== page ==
How Internet Traffic Changed During the Pandemic

internet usage during stay-at-home orders

It's been three months since NCTA launched the industry's COVID-19 internet dashboard, which tracks cable broadband network performance every week. As America slowly reopens and many people are returning to work sites, after a huge surge in late March, internet traffic has levelled off in the last several weeks. But the tool continues to provide critical snapshots of how broadband is faring for millions of people across all 50 states during this unprecedented time. 

With no end in sight yet to the pandemic and as Americans learn to navigate the COVID-19 environment, it's worth looking back at some of the interesting patterns during peak periods of internet traffic, when state stay-at-home orders went into effect and millions of Americans hunkered down in their homes. NCTA started collecting and monitoring the data from cable broadband providers in early March, anticipating the need to be transparent about the performance of networks that millions of consumers were going to be relying on for working and learning from home.  

"Major use of the internet came from streaming video from home, much larger than anything else," said Bill Check, NCTA Chief Technology Officer & Senior Vice President of Technology. And even though video conference usage certainly went up, videoconferencing actually uses a much smaller amount of capacity than video streaming, added Check. Wi-Fi data traffic and calling also increased, and the number of Wi-Fi connected devices supported on networks saw spikes as people stayed home for longer periods of time.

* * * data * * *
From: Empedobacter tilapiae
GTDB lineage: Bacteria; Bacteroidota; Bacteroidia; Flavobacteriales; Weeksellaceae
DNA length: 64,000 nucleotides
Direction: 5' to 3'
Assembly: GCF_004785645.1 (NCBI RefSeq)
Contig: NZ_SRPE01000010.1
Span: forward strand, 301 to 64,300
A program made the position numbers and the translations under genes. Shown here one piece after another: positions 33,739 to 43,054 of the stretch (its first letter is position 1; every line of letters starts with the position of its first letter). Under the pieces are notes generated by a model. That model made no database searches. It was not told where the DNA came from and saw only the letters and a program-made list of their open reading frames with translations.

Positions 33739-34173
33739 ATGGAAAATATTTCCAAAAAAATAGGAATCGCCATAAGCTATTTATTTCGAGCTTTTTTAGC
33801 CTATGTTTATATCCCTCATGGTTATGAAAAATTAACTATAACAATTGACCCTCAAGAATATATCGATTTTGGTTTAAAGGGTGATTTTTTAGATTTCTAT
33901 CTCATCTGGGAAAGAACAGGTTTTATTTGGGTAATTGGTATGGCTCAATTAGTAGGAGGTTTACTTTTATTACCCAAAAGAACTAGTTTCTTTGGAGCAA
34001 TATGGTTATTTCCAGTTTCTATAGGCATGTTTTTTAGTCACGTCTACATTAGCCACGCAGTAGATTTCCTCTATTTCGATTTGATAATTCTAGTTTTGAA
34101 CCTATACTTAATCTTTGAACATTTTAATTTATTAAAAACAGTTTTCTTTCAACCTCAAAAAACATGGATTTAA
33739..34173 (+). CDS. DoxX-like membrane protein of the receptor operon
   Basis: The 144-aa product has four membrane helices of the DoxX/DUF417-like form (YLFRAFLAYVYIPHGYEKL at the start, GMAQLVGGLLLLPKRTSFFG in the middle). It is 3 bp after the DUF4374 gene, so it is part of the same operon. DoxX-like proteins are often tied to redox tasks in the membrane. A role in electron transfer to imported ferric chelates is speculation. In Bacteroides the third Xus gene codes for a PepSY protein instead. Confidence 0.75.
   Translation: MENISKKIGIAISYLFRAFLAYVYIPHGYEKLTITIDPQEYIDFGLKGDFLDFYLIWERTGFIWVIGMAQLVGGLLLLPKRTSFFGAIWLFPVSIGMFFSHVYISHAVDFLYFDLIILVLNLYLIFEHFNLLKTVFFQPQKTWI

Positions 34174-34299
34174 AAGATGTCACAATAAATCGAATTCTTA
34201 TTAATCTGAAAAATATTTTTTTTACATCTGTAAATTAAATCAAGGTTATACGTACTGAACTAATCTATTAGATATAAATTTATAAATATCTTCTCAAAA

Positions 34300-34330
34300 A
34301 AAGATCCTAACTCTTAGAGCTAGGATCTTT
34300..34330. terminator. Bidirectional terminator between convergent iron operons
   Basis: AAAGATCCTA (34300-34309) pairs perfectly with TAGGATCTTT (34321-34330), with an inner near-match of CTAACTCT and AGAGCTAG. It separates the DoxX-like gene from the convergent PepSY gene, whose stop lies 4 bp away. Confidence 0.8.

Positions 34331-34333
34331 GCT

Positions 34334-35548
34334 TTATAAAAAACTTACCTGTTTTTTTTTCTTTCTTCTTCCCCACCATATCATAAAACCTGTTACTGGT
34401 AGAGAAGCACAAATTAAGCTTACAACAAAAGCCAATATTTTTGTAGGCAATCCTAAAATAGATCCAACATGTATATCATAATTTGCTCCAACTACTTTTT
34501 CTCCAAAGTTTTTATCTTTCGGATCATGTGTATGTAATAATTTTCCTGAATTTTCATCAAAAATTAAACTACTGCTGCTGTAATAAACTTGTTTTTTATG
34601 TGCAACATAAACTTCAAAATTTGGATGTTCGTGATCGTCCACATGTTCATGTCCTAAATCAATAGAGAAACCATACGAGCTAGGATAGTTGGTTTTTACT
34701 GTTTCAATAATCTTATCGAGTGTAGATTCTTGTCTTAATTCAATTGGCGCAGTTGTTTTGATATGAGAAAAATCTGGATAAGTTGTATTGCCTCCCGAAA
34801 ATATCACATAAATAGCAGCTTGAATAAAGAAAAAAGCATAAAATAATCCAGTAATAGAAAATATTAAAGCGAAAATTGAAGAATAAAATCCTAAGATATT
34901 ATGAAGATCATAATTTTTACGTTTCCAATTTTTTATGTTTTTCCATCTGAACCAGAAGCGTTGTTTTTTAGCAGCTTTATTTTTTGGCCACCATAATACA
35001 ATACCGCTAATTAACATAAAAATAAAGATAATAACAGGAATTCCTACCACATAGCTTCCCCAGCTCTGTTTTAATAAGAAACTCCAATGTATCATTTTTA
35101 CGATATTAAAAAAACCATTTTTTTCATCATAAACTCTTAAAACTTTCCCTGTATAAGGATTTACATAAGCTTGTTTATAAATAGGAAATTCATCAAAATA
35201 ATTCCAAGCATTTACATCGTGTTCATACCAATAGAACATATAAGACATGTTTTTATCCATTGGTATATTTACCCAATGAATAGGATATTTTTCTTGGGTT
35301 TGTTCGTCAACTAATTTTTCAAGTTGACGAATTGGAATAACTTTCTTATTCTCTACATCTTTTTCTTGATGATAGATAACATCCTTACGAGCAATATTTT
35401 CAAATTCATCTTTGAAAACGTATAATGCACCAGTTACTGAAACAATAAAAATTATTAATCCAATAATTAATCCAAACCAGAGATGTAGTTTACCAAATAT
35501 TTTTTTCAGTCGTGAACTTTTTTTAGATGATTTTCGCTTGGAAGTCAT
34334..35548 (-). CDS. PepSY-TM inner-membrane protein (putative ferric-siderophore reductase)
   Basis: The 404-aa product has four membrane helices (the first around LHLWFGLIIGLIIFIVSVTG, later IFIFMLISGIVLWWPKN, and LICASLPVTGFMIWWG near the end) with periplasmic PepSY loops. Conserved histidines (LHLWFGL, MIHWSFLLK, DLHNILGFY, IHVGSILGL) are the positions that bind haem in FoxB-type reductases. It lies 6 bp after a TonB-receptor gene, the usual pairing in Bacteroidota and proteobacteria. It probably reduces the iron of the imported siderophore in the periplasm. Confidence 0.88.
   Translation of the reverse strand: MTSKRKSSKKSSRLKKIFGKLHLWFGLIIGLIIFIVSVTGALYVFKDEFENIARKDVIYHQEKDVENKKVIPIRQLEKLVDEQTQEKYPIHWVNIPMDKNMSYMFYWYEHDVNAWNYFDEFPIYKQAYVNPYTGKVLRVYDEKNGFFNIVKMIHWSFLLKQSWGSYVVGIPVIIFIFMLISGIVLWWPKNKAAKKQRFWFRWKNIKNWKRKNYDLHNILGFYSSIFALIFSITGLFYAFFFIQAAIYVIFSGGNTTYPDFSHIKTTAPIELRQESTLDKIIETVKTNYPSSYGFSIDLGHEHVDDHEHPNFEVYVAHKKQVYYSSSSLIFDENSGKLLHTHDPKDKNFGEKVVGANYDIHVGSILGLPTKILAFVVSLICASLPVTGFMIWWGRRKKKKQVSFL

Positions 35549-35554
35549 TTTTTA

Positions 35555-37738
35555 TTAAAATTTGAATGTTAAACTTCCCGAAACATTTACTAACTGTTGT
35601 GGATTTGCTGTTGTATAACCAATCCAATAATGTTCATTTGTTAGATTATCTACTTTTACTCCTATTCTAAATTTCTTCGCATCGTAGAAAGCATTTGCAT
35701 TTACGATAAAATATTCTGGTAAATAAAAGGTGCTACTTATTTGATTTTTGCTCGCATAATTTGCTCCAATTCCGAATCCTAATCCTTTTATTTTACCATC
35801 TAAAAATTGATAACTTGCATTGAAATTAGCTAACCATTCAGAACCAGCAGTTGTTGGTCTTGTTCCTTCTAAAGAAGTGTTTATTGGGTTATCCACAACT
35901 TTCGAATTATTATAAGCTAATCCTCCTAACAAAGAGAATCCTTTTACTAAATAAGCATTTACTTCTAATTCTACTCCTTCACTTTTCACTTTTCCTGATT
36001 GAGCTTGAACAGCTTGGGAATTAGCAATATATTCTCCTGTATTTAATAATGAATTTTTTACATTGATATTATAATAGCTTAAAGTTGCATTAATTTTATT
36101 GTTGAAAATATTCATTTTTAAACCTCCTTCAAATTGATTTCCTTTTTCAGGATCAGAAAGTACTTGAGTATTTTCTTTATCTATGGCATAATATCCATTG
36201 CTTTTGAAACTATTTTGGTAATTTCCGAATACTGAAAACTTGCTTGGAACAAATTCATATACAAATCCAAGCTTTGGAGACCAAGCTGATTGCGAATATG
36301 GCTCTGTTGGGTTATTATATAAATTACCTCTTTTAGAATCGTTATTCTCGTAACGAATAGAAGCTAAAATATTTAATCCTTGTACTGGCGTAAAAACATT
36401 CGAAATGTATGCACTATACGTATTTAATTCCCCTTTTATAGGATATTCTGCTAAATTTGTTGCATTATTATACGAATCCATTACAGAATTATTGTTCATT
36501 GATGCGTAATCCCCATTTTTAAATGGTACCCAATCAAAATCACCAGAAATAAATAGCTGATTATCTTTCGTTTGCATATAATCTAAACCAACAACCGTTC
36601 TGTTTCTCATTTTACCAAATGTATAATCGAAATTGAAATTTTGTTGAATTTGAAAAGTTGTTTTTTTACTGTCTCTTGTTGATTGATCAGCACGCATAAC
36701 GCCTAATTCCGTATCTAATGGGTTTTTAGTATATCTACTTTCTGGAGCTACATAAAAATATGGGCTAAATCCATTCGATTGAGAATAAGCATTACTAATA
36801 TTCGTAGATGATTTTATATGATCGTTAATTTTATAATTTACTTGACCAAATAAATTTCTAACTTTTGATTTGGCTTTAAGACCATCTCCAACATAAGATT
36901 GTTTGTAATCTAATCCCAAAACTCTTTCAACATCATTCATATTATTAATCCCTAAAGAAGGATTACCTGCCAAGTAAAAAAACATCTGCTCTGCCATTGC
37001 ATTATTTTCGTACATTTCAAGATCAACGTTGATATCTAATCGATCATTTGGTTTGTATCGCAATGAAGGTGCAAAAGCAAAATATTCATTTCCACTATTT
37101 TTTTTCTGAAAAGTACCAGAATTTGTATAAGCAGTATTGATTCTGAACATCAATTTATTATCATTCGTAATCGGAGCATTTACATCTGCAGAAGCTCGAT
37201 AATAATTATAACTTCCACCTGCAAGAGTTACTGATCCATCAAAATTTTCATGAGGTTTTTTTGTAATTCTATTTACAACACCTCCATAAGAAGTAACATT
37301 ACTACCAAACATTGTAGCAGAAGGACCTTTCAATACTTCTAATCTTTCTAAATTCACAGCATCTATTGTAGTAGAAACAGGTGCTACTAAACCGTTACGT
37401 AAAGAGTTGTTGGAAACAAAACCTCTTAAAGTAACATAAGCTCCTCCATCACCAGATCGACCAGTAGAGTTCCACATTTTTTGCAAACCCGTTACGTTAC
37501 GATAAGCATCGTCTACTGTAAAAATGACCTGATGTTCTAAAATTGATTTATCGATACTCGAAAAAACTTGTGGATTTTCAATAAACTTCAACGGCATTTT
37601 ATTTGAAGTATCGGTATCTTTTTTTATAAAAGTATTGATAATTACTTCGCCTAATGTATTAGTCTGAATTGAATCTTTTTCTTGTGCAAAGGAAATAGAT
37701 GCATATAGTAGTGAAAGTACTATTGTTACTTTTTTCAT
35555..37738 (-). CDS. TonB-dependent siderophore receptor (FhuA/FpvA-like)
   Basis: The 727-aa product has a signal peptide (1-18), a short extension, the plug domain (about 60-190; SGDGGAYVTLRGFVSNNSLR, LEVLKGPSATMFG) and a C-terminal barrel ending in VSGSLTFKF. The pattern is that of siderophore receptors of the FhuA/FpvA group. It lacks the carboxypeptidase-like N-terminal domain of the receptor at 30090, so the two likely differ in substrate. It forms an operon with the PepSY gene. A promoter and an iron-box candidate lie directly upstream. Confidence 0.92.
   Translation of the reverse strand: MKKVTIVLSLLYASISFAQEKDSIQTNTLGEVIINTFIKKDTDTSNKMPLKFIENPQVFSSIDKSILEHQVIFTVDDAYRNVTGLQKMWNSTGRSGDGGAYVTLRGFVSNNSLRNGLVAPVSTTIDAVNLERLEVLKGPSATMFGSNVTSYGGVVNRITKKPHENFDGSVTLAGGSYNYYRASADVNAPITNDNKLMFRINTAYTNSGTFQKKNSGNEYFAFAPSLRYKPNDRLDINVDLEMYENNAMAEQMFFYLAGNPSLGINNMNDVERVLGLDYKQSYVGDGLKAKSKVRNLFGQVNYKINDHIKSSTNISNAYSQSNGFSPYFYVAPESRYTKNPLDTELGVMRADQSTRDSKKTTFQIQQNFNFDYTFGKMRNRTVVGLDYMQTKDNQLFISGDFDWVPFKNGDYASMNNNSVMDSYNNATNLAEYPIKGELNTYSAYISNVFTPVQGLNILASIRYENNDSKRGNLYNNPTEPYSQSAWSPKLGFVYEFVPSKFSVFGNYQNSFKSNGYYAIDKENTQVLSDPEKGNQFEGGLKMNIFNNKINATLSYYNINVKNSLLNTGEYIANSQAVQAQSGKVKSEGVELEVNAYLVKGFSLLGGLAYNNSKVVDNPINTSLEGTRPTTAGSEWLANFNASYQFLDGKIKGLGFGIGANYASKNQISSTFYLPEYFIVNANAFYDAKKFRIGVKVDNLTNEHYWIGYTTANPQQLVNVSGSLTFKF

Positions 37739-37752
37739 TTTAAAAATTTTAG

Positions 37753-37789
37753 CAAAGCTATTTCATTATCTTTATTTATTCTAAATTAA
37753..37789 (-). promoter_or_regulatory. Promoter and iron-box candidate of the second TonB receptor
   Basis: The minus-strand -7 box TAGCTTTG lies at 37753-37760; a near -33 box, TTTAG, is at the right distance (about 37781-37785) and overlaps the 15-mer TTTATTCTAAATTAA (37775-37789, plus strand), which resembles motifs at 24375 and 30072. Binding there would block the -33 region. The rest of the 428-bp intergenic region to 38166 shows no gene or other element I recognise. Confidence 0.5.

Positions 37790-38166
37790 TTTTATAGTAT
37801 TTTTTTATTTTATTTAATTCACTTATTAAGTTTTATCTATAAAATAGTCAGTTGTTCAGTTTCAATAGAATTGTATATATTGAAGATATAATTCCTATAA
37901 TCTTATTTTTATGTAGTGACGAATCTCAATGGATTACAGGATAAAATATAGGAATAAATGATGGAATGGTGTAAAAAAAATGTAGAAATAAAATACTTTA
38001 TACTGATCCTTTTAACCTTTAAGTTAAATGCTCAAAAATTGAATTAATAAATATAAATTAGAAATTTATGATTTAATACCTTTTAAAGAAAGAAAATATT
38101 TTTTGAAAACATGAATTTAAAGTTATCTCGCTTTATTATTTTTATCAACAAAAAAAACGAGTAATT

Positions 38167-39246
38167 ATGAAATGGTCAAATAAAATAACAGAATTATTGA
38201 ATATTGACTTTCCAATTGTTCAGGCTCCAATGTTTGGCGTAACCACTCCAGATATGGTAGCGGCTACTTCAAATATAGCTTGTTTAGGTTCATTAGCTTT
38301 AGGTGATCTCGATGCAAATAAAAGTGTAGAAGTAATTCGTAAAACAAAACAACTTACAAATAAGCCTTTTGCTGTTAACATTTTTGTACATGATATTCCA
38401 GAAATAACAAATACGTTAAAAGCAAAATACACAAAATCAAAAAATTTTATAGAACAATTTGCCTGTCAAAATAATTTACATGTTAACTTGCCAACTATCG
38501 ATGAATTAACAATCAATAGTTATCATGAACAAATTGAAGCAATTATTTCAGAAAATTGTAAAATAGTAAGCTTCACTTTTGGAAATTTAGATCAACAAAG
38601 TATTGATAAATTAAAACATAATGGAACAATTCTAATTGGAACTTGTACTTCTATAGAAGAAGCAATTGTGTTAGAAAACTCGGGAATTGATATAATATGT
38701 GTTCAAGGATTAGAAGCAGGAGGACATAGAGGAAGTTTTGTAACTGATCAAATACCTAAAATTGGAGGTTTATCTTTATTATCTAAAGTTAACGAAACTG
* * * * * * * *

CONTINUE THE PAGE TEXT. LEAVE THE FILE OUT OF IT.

Another trend that emerged was the time of day during which internet traffic typically saw peak usage. "Traditionally, this takes place in the evening. However, we saw some increases during the daytime hours in March and April when people were staying at home," said Check. 

A few other interesting patterns that stood out included internet usage according to weather conditions in particular regions. "Bad weather usually meant high usage," said Matt Tooley, NCTA Vice President of Broadband Technology. Tooley also added that a loose correlation could be made between traffic jumps in certain areas when people began migrating to their vacation homes to quarantine there. "Large surges in internet traffic in pockets of the northeast seemed to coincide with news reports in NYC and Boston as people moved out of the cities to socially distance," added Tooley.    

Fortunately, cable's broadband networks have been more than adequately prepared to handle the sudden surges and new patterns in internet traffic that the last few months have seen. "The internet and our networks have been designed with resiliency and redundancy from day one," said Tooley. "The networks practice something called 'routing diversity' to ensure there are multiple routes to internet endpoints that help when there are sudden changes in the traffic patterns." 

Not to mention, cable operators have invested more than $290 billion in infrastructure and technology over the past 20 years, and never before have the benefits of this investment been more apparent than during COVID-19. And of course, the cable employees on the front lines — from field technicians to engineers to customer care agents — who have worked longer hours and tackled various challenges during this time, have been there all along to ensure that millions of Americans are able to connect online and carry on.

As the global health crisis evolves over the coming months, the cable industry will continue to monitor data and capacity, and upgrade networks as necessary. "There's talk of a second wave. We'll be on the lookout to make sure our networks are performing the way they need to," said Check.